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|Title:||Fundamentals of isothermal austenite reversion in a Ti-stabilized 12Cr – 6 Ni – 2 Mo super martensitic stainless steel: thermodynamics versus experimental assessments|
|Abstract:||This work addresses the fundamentals of inter-critical austenite reversion in a Ti-stabilized 12Cr-6Ni-2Mo (at.%) supermartensitic stainless steel, combining thermodynamic and experimental assessments. The calculation of the temperature and composition at which ferrite and austenite phases have the same free energy, i.e. T0 and C0(T), respectively, is discussed as a methodology to understand the austenite reversion and stabilization mechanisms. An ultra-fast heating rate of 500 °C s−1 provided isothermal austenite nucleation and growth from a fully solubilized martensite, allowing direct comparison with the compositional tie-lines and the transformation paths described by the free energy calculations. Isothermal transformation temperatures below and above T0 (625 °C) were used. Below T0, massive reversion was suppressed since it would imply a free energy increase. The opposite occurred above T0, since the critical Ni concentration for austenite reversion was lower than for the solubilized case. Transmission electron microscopy and atom probe tomography evidenced that, in all cases, lath growth occurred by local equilibrium partitioning of Ni, along with co-segregation of ferrite-stabilizing elements (Cr and Mo) at the advancing interface. The complex interaction between Cr, Ni and Mo on the energy gain upon nucleation of austenite revealed that Cr segregation can be beneficial while the adverse effect of Mo can be quickly outbalanced by Ni. The most stable reverted laths were obtained for transformation temperatures at least 15 °C below T0 with average austenite/martensite Ni partitioning factors higher than 2.0|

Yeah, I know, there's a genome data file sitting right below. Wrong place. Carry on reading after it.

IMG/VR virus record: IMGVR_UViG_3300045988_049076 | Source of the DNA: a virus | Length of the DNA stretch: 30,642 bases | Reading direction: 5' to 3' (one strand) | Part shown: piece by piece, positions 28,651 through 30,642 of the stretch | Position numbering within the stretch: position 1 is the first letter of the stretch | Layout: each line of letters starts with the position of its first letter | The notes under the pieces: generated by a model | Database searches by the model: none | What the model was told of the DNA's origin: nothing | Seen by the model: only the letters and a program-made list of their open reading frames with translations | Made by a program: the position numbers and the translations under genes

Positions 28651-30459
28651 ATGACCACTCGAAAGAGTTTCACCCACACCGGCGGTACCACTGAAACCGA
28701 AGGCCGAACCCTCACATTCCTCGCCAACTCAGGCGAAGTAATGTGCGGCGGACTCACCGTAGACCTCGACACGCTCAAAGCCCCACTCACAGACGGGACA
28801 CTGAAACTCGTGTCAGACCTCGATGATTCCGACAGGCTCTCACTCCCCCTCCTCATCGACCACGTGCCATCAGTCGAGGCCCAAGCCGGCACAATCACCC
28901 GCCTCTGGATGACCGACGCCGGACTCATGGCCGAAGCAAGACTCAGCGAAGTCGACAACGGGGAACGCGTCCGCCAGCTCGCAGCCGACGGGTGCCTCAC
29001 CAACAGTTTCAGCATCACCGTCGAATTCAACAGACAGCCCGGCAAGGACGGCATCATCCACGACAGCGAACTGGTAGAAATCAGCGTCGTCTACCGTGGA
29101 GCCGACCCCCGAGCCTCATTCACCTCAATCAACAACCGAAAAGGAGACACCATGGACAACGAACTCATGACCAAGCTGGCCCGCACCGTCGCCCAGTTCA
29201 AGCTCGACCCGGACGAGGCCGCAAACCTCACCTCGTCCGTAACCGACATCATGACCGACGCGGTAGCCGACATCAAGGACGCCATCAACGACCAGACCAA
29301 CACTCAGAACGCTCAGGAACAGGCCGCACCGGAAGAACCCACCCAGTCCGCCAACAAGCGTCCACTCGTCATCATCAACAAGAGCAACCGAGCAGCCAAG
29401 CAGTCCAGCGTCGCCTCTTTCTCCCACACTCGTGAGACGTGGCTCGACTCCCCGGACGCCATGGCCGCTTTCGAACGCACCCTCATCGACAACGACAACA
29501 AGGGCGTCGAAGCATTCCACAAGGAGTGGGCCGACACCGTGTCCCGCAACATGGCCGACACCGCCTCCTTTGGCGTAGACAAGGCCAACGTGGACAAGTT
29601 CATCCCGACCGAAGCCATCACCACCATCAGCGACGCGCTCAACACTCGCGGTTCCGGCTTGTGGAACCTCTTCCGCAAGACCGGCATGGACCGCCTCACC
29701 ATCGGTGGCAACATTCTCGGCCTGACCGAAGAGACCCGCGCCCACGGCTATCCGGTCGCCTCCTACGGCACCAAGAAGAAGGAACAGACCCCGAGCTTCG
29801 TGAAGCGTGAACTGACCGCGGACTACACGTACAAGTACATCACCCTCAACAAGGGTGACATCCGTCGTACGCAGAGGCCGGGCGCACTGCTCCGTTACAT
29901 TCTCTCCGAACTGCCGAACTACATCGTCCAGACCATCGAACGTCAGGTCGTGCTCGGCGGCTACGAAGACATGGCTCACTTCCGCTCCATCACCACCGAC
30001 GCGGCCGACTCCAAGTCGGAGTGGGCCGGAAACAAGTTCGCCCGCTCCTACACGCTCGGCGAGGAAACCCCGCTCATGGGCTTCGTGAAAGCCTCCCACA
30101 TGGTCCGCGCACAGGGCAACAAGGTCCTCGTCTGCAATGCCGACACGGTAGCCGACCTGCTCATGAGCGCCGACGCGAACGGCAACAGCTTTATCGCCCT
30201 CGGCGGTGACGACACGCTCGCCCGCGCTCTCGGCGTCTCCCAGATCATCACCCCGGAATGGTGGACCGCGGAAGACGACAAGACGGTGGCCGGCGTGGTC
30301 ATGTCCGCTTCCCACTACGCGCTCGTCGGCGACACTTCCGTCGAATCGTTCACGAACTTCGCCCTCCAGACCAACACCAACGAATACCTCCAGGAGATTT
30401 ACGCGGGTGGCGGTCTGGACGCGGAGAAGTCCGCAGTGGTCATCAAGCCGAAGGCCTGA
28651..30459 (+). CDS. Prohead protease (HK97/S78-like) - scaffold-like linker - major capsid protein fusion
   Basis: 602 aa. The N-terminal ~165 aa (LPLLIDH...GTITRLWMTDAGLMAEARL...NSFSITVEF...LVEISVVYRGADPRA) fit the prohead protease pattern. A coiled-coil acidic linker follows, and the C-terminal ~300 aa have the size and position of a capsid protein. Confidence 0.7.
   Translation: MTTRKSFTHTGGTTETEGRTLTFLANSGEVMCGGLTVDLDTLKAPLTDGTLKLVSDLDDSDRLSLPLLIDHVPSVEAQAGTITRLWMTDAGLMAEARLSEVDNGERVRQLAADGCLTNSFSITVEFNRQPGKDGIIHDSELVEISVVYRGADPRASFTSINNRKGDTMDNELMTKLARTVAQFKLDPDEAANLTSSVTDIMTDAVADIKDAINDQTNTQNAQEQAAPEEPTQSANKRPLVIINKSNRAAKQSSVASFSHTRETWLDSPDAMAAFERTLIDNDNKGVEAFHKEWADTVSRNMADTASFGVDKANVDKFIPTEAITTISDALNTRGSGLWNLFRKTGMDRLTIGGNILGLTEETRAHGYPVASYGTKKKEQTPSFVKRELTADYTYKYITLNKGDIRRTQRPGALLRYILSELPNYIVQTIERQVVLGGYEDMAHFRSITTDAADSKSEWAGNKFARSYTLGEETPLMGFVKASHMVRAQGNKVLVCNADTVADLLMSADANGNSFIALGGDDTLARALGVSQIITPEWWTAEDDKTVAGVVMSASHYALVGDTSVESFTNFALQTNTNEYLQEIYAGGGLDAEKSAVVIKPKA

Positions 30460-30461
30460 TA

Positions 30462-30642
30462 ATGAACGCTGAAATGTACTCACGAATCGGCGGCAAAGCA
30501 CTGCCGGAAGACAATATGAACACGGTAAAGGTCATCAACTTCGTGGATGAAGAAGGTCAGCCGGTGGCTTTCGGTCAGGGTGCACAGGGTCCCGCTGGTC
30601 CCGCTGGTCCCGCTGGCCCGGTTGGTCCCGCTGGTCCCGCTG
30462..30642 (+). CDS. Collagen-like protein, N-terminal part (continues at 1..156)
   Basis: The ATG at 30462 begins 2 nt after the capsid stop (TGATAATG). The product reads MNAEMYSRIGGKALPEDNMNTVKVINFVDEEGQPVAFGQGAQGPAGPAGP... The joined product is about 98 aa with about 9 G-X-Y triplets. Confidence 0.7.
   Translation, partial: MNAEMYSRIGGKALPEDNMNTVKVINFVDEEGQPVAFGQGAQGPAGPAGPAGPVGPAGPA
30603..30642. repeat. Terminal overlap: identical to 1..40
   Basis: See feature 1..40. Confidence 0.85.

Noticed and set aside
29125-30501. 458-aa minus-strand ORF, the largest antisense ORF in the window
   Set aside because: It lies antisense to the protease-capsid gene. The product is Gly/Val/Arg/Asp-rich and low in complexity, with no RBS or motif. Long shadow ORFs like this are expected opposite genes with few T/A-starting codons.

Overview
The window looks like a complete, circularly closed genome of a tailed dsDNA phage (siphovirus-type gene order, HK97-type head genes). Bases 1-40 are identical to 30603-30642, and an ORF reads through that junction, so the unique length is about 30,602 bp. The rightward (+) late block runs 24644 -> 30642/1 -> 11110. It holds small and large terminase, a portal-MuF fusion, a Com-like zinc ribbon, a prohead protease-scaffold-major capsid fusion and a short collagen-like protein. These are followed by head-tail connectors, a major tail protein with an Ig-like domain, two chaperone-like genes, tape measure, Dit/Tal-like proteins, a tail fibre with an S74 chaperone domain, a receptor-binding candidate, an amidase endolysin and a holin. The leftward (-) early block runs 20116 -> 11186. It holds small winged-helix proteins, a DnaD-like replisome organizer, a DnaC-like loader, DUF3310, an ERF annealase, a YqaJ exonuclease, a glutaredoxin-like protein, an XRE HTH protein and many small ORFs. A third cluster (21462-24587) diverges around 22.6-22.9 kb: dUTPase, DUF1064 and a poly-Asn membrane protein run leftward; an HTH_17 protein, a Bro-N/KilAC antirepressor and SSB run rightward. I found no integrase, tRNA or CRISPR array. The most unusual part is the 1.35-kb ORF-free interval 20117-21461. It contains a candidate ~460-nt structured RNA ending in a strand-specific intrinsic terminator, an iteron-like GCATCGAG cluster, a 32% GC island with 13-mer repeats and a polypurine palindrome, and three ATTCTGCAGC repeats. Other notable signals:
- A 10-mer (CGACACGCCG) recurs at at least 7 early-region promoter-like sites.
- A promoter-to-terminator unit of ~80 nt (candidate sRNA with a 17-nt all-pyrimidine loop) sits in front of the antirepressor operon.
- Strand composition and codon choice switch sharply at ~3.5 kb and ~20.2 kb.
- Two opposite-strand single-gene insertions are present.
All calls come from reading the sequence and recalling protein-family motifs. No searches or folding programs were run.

|Appears in Collections:||FEM - Artigos e Outros Documentos|
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